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'Data is useless unless you find a way to communicate' | New website for COVID-19 data in DC schools

A data scientist took it upon himself to create a new tool for parents, and it's being shared as DCPS prepares to reopen for in-person learning.

WASHINGTON — As DC Public Schools plan to open their doors to in-person learning in 2021, there is a new tool parents are sharing about COVID-19 data, but it doesn’t exactly come from an official source. 

"D.C. releases tons of data and it's really impressive," Ryan Stahlin, a data scientist, said. 

DC Health makes COVID-19 data available to residents on the city's official site and on a separate health statistics data spreadsheet. But trying to make sense of all the numbers can be a little confusing.

“Data is useless unless you can find a way to communicate it effectively to people,” Stahlin said. 

So the data scientist took it upon himself to gather COVID-19 data and create a website where all the data is compiled in a clear, “user-friendly manner.”  He called it his “pandemic hobby." But Stahlin admits even he had trouble weeding through nearly 700 pages of data and bouncing between two sites to get what he needed.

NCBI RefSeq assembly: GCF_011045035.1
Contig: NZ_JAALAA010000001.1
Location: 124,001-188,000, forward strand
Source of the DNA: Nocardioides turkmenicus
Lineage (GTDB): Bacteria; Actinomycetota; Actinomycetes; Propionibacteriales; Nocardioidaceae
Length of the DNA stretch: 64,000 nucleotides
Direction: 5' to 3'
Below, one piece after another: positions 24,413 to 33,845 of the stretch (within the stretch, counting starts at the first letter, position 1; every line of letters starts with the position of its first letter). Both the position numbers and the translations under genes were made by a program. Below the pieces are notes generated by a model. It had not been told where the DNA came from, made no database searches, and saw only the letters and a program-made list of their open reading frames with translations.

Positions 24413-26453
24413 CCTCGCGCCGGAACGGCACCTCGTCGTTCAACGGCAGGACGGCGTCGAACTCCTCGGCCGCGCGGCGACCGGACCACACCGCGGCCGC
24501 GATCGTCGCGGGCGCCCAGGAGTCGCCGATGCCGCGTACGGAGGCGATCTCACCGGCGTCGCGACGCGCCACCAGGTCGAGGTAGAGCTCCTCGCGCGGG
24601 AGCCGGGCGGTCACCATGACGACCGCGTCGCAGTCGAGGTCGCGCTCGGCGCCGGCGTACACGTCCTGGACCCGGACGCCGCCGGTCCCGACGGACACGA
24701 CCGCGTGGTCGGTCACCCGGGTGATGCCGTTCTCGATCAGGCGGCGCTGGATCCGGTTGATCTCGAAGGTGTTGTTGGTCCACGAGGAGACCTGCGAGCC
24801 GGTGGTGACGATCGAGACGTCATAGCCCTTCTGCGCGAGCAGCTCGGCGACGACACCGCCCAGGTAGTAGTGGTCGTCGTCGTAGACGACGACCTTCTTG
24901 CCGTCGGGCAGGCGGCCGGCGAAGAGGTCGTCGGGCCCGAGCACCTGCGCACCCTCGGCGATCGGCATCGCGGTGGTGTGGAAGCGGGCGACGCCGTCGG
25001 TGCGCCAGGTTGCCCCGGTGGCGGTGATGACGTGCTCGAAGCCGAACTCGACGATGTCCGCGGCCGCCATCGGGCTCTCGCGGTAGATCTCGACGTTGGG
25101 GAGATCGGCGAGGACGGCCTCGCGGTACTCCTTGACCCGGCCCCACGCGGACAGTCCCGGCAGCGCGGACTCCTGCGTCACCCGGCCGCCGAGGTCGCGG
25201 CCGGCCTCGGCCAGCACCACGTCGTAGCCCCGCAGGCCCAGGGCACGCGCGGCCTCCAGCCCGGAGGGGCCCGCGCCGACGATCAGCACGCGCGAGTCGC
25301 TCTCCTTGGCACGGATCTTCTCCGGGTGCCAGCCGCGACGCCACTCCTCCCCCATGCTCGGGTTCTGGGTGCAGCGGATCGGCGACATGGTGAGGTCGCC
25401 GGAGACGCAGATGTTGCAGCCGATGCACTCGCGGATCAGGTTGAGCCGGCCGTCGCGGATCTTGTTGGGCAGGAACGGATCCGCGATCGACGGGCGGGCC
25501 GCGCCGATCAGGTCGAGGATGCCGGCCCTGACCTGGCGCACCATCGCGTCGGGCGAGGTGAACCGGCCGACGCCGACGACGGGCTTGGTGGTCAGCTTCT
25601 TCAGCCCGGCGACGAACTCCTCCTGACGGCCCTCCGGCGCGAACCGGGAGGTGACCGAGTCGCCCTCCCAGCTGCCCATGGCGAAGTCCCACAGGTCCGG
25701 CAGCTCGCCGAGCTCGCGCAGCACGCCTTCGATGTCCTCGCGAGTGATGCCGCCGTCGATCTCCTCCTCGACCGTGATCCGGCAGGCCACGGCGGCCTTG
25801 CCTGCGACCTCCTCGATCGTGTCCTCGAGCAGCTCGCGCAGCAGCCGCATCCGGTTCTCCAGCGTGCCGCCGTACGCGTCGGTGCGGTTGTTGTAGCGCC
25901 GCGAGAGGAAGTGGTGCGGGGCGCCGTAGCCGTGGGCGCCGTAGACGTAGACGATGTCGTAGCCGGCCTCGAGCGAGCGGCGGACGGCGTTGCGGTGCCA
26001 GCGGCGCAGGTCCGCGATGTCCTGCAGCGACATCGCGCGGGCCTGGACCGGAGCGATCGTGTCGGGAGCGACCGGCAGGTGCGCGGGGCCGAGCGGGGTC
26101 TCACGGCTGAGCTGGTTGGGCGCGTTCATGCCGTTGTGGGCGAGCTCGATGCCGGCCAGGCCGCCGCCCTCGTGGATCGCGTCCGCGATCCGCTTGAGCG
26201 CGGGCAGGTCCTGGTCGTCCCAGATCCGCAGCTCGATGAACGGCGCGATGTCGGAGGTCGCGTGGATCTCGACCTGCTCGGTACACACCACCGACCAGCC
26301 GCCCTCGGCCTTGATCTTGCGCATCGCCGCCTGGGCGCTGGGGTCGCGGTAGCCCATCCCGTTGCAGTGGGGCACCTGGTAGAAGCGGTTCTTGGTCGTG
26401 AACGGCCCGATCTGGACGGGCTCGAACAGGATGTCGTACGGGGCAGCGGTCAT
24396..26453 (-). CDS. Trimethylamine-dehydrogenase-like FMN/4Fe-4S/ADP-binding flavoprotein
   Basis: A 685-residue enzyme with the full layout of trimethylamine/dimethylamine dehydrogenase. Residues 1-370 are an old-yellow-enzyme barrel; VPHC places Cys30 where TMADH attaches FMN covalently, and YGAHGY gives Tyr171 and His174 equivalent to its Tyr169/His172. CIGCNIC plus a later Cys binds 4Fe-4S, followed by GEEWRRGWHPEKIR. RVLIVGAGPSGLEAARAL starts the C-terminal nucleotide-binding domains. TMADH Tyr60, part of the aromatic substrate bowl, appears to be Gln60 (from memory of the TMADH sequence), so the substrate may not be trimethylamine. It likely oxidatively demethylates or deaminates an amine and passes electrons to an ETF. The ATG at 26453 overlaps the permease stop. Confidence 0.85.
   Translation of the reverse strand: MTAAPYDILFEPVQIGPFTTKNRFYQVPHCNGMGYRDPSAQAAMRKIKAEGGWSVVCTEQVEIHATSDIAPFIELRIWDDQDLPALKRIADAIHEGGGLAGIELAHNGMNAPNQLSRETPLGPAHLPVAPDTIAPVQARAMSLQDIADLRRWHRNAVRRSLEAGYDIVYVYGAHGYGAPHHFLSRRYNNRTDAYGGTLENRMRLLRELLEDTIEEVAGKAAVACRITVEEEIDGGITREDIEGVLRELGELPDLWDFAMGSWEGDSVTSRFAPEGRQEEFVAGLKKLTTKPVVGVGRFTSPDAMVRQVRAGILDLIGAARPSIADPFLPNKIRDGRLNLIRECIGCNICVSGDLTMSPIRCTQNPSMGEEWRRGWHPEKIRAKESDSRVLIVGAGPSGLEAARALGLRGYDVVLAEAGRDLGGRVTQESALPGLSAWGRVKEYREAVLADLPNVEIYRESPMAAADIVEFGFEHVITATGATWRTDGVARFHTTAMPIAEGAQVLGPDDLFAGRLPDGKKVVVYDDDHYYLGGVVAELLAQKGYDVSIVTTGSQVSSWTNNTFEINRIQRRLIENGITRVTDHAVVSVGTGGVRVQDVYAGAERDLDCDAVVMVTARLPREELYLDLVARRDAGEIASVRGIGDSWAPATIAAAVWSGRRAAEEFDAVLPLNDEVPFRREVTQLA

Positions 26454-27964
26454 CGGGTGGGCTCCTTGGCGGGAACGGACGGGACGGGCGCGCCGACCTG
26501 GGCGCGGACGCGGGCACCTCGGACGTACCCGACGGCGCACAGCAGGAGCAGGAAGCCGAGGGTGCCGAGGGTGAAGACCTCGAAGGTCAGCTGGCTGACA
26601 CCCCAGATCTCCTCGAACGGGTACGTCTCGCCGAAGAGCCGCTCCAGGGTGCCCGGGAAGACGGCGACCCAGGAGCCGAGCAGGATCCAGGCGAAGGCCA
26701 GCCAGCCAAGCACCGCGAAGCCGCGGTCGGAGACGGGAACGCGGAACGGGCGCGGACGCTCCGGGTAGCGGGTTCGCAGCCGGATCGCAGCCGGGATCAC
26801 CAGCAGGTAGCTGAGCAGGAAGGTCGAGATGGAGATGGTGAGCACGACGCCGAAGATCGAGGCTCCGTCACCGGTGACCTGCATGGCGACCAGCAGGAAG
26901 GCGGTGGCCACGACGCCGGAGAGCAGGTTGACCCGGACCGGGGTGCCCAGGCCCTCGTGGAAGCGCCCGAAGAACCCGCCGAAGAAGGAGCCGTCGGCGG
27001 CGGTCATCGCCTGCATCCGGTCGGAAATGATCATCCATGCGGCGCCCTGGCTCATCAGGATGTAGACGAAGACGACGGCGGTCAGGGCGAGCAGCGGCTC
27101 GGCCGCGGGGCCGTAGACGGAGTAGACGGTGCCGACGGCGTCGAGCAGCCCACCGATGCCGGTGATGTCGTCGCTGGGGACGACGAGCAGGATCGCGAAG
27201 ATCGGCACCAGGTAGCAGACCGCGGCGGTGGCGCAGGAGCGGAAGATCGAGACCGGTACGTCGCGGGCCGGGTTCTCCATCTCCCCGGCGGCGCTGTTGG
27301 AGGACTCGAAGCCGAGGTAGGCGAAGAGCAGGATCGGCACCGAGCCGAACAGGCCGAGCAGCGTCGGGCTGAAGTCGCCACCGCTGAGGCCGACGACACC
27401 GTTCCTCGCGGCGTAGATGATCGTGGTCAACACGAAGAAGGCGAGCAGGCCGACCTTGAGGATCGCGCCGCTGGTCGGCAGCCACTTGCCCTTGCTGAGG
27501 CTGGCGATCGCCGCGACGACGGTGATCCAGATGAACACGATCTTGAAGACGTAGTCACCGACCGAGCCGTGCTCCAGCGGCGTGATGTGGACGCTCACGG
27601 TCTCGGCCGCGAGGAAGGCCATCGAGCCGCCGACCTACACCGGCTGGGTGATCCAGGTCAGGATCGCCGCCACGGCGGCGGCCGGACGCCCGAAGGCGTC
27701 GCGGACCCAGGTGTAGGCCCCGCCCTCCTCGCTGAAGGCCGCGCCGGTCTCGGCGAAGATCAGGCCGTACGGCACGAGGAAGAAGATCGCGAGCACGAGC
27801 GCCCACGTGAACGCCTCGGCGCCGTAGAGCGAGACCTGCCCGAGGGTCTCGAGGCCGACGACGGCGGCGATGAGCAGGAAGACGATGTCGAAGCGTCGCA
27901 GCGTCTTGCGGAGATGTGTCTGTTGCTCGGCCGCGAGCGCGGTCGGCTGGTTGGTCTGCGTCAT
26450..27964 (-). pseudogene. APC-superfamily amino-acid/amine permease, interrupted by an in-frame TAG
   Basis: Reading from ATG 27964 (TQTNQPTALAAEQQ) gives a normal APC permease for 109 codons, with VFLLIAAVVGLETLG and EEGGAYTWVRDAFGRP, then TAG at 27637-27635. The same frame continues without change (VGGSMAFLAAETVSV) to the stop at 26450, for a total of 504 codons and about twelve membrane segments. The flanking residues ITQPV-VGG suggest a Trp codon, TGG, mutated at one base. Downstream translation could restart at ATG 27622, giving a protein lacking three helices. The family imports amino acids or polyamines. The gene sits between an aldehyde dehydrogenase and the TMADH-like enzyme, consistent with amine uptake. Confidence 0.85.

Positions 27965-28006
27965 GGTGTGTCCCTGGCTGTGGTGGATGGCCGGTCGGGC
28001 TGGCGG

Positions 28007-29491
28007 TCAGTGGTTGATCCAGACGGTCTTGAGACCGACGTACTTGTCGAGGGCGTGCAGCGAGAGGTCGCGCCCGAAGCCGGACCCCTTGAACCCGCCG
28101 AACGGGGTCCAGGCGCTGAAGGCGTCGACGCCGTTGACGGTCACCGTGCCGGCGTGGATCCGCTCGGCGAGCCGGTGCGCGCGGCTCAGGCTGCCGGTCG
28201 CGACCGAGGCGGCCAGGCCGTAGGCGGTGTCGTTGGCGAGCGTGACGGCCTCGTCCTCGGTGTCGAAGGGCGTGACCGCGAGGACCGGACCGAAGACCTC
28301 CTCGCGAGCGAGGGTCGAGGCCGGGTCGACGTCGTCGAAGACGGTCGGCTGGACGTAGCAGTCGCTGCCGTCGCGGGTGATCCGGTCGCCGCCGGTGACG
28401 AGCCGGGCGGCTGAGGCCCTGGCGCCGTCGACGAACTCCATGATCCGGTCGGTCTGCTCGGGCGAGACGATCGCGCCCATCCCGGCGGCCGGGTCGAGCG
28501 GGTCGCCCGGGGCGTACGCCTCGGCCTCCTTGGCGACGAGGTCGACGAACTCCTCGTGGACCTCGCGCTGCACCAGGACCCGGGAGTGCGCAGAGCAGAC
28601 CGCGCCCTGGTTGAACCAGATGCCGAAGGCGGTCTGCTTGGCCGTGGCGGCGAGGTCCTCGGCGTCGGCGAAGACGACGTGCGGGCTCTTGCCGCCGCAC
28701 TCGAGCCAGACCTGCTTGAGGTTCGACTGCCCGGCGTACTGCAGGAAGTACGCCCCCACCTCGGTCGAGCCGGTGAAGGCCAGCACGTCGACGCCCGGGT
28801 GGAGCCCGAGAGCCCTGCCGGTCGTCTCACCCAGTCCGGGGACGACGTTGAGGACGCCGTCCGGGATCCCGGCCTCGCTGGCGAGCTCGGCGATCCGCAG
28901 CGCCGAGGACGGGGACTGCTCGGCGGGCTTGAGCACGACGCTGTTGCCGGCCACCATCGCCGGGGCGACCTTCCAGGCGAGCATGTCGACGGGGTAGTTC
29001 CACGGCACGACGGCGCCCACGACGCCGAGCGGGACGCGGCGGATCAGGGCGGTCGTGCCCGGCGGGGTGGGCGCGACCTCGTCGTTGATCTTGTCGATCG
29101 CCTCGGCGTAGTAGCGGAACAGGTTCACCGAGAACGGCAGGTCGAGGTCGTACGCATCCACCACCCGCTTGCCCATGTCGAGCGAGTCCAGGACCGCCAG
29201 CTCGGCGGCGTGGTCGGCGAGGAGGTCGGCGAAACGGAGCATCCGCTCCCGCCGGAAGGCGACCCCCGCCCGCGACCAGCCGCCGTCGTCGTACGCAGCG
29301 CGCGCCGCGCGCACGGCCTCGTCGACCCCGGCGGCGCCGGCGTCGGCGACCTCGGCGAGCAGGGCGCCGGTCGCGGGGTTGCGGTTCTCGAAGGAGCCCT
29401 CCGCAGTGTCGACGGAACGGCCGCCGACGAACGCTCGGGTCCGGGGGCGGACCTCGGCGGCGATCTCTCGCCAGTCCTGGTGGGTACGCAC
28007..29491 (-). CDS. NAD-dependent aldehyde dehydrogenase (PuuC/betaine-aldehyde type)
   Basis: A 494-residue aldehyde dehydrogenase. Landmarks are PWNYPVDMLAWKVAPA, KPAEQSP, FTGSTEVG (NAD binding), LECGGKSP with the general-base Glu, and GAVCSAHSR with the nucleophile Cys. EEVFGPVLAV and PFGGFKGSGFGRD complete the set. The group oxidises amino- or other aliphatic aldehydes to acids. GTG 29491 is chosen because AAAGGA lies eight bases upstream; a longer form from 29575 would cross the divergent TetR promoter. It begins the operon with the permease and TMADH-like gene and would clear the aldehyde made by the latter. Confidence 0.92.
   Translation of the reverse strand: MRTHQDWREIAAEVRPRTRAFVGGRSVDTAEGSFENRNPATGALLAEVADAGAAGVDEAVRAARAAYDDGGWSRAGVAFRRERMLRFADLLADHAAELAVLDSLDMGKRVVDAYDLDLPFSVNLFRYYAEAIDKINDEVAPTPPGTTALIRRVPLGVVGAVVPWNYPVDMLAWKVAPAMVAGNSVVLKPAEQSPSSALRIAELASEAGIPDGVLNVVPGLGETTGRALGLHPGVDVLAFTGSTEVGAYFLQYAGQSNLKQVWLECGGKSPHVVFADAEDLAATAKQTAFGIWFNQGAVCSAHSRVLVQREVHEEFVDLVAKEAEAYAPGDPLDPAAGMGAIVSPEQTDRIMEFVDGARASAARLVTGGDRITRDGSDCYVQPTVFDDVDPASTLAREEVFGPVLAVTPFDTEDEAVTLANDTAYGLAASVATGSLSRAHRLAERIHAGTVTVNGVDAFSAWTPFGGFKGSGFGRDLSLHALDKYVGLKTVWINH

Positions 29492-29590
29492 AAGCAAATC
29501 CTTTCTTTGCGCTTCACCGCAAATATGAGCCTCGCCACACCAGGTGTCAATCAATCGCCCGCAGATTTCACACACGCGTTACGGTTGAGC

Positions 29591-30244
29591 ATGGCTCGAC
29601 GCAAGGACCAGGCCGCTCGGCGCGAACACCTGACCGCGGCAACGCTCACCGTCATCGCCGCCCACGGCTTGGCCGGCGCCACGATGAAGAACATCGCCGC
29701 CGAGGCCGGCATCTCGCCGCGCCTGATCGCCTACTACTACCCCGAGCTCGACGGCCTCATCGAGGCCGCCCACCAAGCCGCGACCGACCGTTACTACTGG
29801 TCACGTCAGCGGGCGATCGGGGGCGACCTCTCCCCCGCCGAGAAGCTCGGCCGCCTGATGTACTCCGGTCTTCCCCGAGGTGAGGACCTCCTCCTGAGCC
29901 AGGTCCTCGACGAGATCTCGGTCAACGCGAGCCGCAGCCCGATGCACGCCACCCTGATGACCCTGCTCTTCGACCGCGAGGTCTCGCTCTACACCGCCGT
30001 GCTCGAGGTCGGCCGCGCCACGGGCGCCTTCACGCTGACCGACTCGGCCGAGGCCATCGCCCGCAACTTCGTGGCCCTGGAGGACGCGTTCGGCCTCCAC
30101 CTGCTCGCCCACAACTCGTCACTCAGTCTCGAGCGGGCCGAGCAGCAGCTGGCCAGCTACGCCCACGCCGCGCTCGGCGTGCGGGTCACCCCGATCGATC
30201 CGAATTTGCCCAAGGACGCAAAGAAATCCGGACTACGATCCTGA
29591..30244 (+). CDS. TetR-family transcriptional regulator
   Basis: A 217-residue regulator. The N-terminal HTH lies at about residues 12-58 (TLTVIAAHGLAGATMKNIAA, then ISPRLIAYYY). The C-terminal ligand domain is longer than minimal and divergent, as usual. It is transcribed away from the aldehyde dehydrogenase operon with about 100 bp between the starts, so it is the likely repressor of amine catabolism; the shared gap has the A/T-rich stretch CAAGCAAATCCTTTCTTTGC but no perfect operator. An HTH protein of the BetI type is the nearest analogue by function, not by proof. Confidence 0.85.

“So, it must be difficult for people who don't do this sort of thing for a living to follow as well,” he said. 

Stahlin said he especially feels for parents trying to decide if it's safe to send their children back to DC Public Schools, which are set to open for in-person learning after the winter break. For more than a month now, children have been learning virtually in what DCPS calls CARES classrooms.

Stahlin created a map on his website with a cluster of green, red, and yellow dots. The green dots represent all DCPS Schools. Ten red dots on the map indicated the schools with reported positive cases. Four yellow dots are schools that did not shut down their CARES classrooms. 

According to Stahlin, that information can be found on D.C.'s official site, but it's not easily accessible. 

WUSA9 reached out to DC Health about the school data, but did not hear back. DCPS said if someone tests positive, they notify people who may have been exposed and should quarantine as a result. 

“I don't really have skin in the game here," Stahlin said. "I'm not a parent, I'm not a teacher.  I just want to make sure that the conversation around school reopening is as enriched as possible with what we are actually seeing in our district so we can understand better, what is happening on the ground. I think that's the most important takeaway is to look at everything in context.”

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